ALL THINGS JERKY: The Definitive Guide to Making Delicious Jerky and Dried Snack Offerings
I’d really like to thank the folks at Skyhorse Publishing for sending me a copy of this book to review.
From their Press Release: “Exotic jerky—wild salmon, buffalo, alligator—was projected to be the hot culinary trend of 2015 by Parade’s Community Table. ALL THINGS JERKY: The Definitive Guide to Making Delicious Jerky and Dried Snack Offerings (10/6/15; $14.99) focuses on 100 of the best tried-and-tested recipes from around the world and includes recipes designed for everyone from backpackers to country-living folks and from supermarket moms to the avid hunter and fisher.”
So, I’ve been an avid consumer of jerky for years, but amazingly – never a producer. The world of jerky, other than the “standards” – beef and elk; peppered, plain or teriyaki – I am a novice. I’m a bit sheepish to admit I was surprised there were that many variations of this yummy foodstuff. If you made a different recipe every week, it would take you two years to try them all.
Authors Andy Lightbody and Kathy Mattoon have really, really done a great job. Not only have they made available to us the full spectrum of jerky flavors, but they tell us how to create jerky. Whether you’re an expert jerky maker, or are brand new to the game, this should become your “go-to” reference; seriously, your jerky bible.
Smoker, oven, dehydrator – they explain how. They discuss food safety and what types of meat to use. They tell you how to store jerky, what accessories are nice-to-have, and what accessories are need-to-have. They tell you how to sharpen your knives, for pete’s sake!
How does Hawaiian Islands Ginger Chews sound? How about Cranapple Chicken? Tangy Sweet Salmon? Sweet Ranchy Cola? Not a meat eater? Don’t despair – there is a full slate of yummy veggie and fruit recipes too.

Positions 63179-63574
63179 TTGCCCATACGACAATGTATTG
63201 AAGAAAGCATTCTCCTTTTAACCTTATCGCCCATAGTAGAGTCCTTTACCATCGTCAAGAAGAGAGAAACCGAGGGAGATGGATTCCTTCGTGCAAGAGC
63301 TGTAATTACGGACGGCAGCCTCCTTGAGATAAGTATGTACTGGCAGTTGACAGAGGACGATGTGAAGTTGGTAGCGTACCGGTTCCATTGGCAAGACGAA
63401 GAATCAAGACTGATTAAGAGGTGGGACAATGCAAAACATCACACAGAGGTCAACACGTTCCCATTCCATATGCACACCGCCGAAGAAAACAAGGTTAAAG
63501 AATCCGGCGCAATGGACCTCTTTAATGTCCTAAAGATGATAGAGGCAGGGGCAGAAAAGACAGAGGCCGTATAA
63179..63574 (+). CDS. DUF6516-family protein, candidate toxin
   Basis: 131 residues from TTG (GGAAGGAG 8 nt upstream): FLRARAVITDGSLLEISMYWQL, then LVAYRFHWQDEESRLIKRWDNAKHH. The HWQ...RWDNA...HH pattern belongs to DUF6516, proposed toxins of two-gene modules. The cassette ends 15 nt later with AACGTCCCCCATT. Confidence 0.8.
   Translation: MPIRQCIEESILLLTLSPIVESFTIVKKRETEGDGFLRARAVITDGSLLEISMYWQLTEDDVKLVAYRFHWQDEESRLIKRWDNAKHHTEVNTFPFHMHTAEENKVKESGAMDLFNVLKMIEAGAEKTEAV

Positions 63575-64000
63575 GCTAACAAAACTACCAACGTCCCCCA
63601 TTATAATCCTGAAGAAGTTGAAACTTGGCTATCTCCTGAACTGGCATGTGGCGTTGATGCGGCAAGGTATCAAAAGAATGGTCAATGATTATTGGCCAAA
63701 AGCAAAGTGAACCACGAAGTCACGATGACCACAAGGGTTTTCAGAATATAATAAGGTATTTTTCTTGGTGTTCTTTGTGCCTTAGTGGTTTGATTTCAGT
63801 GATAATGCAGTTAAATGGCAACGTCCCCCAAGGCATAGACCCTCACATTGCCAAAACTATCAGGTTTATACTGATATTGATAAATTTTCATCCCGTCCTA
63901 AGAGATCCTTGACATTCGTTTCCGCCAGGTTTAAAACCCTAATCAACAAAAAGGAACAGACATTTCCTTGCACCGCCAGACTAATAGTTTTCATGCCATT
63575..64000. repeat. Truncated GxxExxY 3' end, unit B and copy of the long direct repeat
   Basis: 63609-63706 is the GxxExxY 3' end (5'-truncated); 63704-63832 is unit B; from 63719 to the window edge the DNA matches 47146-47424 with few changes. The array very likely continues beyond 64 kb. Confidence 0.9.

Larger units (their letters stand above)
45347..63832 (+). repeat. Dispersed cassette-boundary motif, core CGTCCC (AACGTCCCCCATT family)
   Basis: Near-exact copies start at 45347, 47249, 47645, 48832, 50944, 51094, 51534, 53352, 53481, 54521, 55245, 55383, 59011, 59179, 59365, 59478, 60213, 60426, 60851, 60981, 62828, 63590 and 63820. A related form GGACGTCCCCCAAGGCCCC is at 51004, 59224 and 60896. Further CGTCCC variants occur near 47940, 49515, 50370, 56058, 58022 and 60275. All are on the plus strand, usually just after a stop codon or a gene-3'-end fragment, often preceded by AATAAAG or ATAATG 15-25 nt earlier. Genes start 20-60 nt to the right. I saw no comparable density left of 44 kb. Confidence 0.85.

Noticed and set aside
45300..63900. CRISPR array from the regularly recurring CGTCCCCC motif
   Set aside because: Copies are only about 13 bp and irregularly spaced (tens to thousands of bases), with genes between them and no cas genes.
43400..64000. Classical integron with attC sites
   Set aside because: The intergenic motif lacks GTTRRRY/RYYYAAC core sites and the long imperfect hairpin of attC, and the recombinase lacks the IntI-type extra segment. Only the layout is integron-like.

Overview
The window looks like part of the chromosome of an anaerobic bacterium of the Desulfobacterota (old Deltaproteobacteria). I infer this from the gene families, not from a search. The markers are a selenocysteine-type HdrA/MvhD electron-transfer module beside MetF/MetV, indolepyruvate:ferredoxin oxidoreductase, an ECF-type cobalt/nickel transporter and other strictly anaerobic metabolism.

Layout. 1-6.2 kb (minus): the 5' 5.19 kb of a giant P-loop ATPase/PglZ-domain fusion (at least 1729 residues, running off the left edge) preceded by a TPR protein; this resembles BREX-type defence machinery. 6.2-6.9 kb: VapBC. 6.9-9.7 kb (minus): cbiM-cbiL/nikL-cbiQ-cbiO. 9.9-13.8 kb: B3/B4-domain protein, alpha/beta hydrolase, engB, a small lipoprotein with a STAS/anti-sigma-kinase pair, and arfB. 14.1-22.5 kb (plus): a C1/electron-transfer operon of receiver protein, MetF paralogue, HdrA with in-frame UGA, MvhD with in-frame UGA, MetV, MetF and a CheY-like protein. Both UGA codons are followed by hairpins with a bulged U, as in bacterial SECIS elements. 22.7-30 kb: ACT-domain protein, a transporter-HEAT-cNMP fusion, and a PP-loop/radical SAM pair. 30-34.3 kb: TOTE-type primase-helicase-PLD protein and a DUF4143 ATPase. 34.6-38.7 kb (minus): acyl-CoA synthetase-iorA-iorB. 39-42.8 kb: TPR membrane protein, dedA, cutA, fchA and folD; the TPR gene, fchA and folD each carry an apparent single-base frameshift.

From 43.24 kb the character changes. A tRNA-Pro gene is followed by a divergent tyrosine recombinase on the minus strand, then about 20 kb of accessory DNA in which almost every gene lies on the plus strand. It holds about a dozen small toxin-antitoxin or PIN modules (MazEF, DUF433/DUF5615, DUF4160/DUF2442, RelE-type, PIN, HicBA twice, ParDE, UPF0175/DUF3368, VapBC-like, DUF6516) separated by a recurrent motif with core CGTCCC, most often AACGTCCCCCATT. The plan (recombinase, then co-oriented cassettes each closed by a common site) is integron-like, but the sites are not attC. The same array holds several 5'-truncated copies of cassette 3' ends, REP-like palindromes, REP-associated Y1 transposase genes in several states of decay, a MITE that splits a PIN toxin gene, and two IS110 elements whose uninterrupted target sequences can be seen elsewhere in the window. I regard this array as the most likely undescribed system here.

So, of course – I had to make some jerky to try the recipes. I don’t have a dehydrator so I used the oven method. I made an elk jerky and a chicken jerky. The flavor was amazing, but honestly, my technique needs work. My first batches were crunchy, not chewy. Next time the meat will not go as long, and at a lower temp. This wasn’t the cookbook’s fault though – this was operator error, pure and simple. I’m hooked to the point where I am going to be going into serious jerky production, in the future.
I used some elk to make Excalibur’s Western BBQ. This recipe had it all – sweet, heat (just a little), and tang. The flavor was awesome.
For my chicken recipe, I tried the Rosemary Tangy Lemon. Again, I loved the lemon zing, loved the tang, loved the herbal kick of the rosemary.
Chicken jerky all done. OK – overdone. But still yummy!
I’m serious when I say I’m getting into the jerky business.This book makes for a complete reference guide and at the price point – $14.99 – it’s a steal. Well done Andy and Kathy; well done Skyhorse!